Companies can use an ADGM SPV to hold shares, real estate and other investments. These can be passive holdings only, i.e. they cannot be actively managed, since ADGM SPVs cannot avail visas and employ staff. They can also be used for proprietary investments. A lot of our clients use ADGM SPVs to hold tech-startup licenses in the ADGM and the DIFC.
Companies can use an ADGM SPV to securitise receivables and loans by selling assets to it, and then use the SPV to obtain financing. Based on how the transaction is structured, an ADGM SPV may be regarded as a bankruptcy remote entity, hence isolating the assets sold to the SPV from risk, in the event that either the SPV, or the parent company whose assets are being securitised, goes bankrupt.
ADGM SPVs can be used in financing and off-balance sheet transactions.
Real Estate Investments:
ADGM SPVs can be used to purchase and hold property in Abu Dhabi and Dubai, and anywhere else in the world.
Click here to read about how you can structure real estate investments through an SPV in the ADGM
An ADGM SPV can be used as part of legacy-planning and inheritance structures, so as to facilitate the smooth transition of assets from one generation to the next. Such structures may also involve the use of ADGM Foundations.
Can be used to raise capital, with credit worthiness determined by the collateral of the SPV, rather than the credit rating of the parent firm.
Can be used to separate Intellectual Property into a separate structure, which has minimal liabilities and can be used to raise funds and enter into license agreements with third parties.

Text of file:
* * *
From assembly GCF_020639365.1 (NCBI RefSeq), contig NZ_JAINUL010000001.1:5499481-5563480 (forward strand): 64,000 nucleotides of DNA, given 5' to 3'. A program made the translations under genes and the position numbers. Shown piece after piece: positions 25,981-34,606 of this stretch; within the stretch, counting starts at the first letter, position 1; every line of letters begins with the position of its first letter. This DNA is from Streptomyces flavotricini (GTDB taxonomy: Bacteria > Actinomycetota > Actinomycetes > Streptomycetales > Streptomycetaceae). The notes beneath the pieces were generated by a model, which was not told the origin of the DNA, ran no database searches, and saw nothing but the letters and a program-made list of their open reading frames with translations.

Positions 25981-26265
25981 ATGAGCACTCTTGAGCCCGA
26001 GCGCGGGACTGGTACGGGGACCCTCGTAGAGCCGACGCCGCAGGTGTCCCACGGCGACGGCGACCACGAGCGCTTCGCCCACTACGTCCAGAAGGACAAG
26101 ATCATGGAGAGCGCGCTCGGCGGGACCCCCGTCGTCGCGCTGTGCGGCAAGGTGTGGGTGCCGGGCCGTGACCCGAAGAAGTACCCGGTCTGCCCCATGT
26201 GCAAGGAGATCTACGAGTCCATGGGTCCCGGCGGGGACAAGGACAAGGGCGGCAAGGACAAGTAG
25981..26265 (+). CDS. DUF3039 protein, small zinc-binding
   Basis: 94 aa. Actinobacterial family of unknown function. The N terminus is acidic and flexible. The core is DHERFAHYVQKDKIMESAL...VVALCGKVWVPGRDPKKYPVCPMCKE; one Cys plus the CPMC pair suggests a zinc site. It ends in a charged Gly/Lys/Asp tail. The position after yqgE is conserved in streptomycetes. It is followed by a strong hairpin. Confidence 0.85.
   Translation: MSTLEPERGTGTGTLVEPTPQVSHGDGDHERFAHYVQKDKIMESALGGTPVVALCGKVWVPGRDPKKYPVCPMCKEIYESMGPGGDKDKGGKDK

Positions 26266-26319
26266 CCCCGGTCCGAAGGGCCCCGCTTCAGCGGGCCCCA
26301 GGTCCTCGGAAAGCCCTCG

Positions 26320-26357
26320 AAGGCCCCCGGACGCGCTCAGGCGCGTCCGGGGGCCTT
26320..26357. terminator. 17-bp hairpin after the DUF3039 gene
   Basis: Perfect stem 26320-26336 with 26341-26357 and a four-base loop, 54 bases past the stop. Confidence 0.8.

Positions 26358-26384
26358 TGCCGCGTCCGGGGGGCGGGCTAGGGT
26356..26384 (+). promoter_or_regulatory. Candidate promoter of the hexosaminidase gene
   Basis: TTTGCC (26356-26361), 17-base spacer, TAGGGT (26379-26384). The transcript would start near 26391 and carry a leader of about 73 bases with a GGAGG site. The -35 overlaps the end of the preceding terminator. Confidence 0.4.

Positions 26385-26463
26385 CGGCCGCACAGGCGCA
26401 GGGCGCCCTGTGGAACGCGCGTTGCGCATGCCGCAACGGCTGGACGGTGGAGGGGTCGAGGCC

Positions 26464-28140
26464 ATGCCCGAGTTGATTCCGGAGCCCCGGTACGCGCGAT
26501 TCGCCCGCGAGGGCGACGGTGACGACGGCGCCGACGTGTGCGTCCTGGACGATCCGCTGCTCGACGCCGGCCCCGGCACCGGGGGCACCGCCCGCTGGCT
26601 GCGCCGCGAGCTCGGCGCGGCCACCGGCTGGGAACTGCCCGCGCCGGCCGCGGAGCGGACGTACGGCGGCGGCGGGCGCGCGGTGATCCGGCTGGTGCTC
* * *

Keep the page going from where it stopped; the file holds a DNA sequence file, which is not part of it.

Here is an article that has details on how you can hold intellectual property using an SPV in the ADGM.
ADGM SPVs can be used to form vehicles for specific projects, especially in the case of joint ventures. A separate operational entity would be required to carry out the actual project management.
Most ADGM SPVs are structured as “Private Company Limited by Shares”, which is a standard private company limited by shares, similar to UK Limited Companies. One shareholder & 1 Director companies are permitted. However, the SPV has to appoint at least one GCC-resident authorised signatory, as part of the Nexus requirements.
Restricted Scope Companies, (or RSC) are allowed as well, to certain clients. This offers limited information disclosure on the public register; however, full disclosures would have to be made to the Registrar. To account for the fact that this less stringent approach could prejudice shareholders and creditors, RSCs may only be incorporated as a subsidiary of a public company, or as a family office.